Carbon Calculators Measure Path to Sustainability

When consumers become aware of their environmental impact, most want to reduce their footprint and actionable data provides proof.

By Joey Held

By Joey Held March 2, 2023

Over the last 20 years, businesses have become more environmentally aware. Likewise, environmentalists have become more business aware. The global sustainability movement shows they share a similar mantra: You can’t manage what you don’t measure.

As “corporate social responsibility” (CSR), “environmental, social and governance” (ESG) and “eco-friendly” become terms tied to business missions and activities, consumers must sift through messages to understand what these efforts mean to their lives. To build trust and avoid perceptions of greenwashing, a growing number of organizations objectively measure and report on their environmental impact.

Editor's note: Learn about the Nutanix Carbon and Power Estimator for IT systems in this blog post.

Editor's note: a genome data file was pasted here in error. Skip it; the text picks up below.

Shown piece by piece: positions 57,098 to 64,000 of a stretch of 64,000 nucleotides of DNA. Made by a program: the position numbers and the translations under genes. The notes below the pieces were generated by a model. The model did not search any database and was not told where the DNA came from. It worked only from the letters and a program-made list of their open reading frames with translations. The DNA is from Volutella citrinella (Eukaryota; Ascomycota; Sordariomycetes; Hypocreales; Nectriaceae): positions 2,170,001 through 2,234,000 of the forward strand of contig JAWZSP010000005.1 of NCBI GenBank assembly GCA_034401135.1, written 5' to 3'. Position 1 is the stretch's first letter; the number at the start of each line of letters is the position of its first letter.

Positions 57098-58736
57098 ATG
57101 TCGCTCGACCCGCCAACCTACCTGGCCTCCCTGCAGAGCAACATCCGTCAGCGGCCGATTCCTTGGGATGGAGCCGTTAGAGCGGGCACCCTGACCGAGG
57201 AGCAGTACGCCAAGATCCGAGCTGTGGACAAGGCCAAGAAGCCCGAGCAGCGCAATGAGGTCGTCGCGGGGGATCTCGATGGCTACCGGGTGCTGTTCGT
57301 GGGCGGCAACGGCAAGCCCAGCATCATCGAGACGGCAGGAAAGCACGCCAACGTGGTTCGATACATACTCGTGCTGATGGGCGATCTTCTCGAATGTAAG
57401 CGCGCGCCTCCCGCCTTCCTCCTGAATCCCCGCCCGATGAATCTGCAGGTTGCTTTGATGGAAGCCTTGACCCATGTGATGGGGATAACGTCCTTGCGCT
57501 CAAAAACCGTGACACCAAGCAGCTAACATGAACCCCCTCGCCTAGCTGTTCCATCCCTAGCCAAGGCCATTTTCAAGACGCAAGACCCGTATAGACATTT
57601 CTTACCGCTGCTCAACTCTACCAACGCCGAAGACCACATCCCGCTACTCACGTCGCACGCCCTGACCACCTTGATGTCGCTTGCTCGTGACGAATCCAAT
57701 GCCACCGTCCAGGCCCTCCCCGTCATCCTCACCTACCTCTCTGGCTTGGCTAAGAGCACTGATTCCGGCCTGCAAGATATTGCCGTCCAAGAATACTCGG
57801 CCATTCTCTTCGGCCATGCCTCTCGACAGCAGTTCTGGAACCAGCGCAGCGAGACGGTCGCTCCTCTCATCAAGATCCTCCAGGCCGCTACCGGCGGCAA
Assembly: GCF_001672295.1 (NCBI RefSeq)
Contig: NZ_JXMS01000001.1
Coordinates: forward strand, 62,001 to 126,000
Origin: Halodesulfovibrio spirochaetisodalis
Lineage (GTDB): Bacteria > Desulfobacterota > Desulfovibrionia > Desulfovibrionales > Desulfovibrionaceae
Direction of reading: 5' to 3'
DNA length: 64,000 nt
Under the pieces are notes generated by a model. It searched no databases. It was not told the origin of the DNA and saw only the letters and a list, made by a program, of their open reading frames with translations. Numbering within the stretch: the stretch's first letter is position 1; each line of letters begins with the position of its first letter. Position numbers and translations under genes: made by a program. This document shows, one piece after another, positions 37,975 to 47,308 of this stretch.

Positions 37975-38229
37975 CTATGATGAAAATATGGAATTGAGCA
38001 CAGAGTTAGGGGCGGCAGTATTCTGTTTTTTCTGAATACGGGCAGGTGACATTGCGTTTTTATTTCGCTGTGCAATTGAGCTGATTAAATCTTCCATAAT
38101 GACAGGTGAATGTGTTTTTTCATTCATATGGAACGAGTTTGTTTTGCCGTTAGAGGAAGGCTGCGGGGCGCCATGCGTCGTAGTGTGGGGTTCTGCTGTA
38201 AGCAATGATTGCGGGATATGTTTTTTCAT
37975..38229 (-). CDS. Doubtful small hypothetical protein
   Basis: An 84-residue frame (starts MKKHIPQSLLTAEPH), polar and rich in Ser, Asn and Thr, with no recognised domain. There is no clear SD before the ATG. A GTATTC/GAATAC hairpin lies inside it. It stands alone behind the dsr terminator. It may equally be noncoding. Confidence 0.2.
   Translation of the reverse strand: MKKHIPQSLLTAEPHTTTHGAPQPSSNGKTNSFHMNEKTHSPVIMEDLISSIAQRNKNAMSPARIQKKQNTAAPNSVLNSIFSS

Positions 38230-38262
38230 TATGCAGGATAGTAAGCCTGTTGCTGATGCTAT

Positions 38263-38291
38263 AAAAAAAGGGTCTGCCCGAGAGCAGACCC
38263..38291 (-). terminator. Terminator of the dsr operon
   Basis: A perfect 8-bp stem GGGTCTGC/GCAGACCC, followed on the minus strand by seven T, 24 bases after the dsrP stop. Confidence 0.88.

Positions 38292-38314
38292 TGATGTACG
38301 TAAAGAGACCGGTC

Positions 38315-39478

Some argue that a general lack of standardization across industries is creating a cloudy view of corporate sustainability. The clouds are beginning to part as more companies turn to a new generation of data-based carbon footprint calculators. By showing tangible evidence of positive and negative environmental impact, they’re making it easier than ever for companies to measure, monitor and report their sustainability efforts. And thus set goals that contribute to a more sustainable future.

From Carbon Calculators to Carbon Labels

Consumers will support sustainability if they recognize it, suggests consulting firm Simon-Kucher & Partners. According to its Global Sustainability Study 2022, nearly three-quarters of consumers (71%) have made modest to significant changes to their consumption behaviors to live more sustainably, and one-third (32%) say they’d pay more for sustainable products or services.